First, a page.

The rise of responsive design as an approach to web design in the last decade has shaped the ways that designers consider the web as a medium. As this approach has developed, its practitioners have begun forming patterns and templates which might limit alternative modes of thinking in the field. Criticism of this approach is still in its early stages, leaving open an opportunity for reflection, expansion, and the exploration of alternative modes of thinking and making for considering the medium. The web browser has properties which are inherently flexible, fluid, and adaptive—begging for a parallel exploration of flexible, fluid, adaptive systems as external inspiration for web design.
Nature has been considered as a form of inspiration throughout the history of the arts and design, providing analogical and metaphorical modes of thinking that expand upon traditional approaches. Biomimicry is an emerging practice within industrial design, architecture, and engineering—yet little has been discussed within the field of visual communication design, especially within responsive web design.¿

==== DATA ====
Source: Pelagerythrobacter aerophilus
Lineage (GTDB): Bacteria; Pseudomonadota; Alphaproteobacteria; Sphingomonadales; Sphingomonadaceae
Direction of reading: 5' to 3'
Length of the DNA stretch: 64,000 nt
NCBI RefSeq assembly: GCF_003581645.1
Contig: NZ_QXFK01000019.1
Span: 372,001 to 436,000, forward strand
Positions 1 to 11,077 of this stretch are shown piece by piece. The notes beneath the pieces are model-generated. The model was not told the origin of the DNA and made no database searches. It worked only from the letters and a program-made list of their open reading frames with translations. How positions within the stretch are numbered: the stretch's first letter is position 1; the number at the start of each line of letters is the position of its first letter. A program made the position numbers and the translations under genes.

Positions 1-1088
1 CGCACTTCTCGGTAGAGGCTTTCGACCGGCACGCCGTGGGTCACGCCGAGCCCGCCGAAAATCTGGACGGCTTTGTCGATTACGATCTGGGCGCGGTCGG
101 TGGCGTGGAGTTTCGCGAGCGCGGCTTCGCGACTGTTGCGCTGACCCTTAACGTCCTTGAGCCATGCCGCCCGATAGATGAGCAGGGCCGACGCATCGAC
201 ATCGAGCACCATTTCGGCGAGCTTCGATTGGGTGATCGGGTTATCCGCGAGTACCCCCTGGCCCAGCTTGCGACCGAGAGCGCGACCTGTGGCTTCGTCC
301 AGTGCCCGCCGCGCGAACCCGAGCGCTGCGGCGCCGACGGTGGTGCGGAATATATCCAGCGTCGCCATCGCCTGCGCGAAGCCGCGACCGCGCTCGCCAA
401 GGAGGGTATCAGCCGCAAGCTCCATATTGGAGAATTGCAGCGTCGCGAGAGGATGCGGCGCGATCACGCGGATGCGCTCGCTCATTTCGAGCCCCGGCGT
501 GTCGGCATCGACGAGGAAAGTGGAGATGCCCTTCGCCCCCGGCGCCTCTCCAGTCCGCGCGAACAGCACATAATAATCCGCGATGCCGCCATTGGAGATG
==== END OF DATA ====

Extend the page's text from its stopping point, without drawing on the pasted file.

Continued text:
In this thesis, relationships shared by design and the natural world are investigated through secondary research, and critical making is used as primary research to examine the organic properties of the web browser. Three prototypes were designed to explore, expand, and reflect upon these organic properties within responsive design. Each prototype was subsequently reviewed by design educators and professionals. This thesis proposes that looking to nature’s principles and forms can inform design for the web as a medium, providing an approach which builds upon and extends the capacities of responsive web design.